Garbett: It's easier to start something new, I think, or the challenges in doing so are something I have wanted for a while and so enjoy them. Slotting into four issue arcs can be harder as often you don't know what the other artist is working on, what the character is doing, etc. in the arcs before or after. You just know your bit. You're working in a vacuum and that can be very odd at times and of course you can't make any major artistic choices because they won't be carried through. You also just get into your stride and then have to hand it back, which can get frustrating. Joining a book as the ongoing artist, whether it's issue #1 or #100, is easier as you have some level of control and can just focus on the world building, the character, the acting etc. It can get a little daunting at first and hard to put the initial lines down but once you're into the flow of it it's the best feeling. It's much more of a creative experience as you're setting the tone throughout and more free to push that.
Nrama: Will you be inking your own work like you’ve done on X-O Manowar?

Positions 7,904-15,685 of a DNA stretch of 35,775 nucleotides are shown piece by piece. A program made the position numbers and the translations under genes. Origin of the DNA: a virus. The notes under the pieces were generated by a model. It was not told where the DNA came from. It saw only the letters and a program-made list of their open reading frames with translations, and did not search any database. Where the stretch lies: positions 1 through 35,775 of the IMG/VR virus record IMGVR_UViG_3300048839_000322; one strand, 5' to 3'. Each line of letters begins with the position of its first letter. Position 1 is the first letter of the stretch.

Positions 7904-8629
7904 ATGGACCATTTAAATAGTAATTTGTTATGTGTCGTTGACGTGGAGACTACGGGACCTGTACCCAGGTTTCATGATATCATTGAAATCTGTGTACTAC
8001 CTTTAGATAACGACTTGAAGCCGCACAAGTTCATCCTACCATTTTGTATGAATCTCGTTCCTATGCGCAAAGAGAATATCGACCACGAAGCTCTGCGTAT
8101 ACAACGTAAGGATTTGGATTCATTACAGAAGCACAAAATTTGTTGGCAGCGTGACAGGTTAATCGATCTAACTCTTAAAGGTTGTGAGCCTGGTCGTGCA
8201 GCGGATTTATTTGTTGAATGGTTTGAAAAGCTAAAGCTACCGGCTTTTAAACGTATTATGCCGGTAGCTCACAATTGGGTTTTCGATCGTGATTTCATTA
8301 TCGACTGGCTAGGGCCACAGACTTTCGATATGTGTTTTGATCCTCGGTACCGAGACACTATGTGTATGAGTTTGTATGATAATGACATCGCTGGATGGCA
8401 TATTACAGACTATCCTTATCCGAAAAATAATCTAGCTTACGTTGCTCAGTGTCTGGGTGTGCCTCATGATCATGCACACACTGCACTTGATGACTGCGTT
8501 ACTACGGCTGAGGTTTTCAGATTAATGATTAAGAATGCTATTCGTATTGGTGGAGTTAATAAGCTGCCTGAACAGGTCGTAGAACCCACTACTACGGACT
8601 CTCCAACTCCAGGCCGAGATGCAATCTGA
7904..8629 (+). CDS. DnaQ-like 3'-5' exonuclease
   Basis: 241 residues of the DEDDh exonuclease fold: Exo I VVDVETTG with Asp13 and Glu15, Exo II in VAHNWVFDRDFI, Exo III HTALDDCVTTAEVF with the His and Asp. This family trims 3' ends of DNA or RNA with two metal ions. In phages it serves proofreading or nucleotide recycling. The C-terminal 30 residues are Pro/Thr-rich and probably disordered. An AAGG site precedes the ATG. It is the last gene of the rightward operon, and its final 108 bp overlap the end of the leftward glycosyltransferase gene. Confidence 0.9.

Garbett: Yeah. That's been the key, really. I'd always had good feedback on pencil work but there was something getting lost in translation when I'd get it back from inkers. Not all, I've worked with some really good guys. Stefano Gaudiano was a revelation as his style showed me my work could stand quite a heavy brush approach, but with others the line was just cold and dead or overly simplified. Inking myself means the personality of the characters, the acting, etc. I was aiming for, will come across. Rightly or wrongly. =)
Nrama: And who’ll be coloring you on this project?
Garbett:Nolan Woodard. He's been doing some really nice work for Marvel recently and his colours on this book are great! Full of atmosphere and there are some really inventive ideas here and there that help push the scenes.
Nrama: Most people don’t know this, but in addition to your comics work you also draw heroes as a character designer for X-Men: Days of Future Past. Can you tell us about your role in that, and what work of yours we can see in the movie and trailer?
Garbett: I only did a few weeks on the project but yeah, it was great fun. I got to work on some civvies and costumes for Beast, Professor X, Wolverine and Colossus. I've seen elements of the designs in some of the costumes and I hear the design for Colossus' costume was chosen for the movie, which is just amazing news. I'm a big X-Men fan so when there came time to design some generic mutant costumes I tried to add little elements of comic book characters in there.
I added little Dazzler emblems or tattoos of logos, etc. but I don't know if that will make the final cut.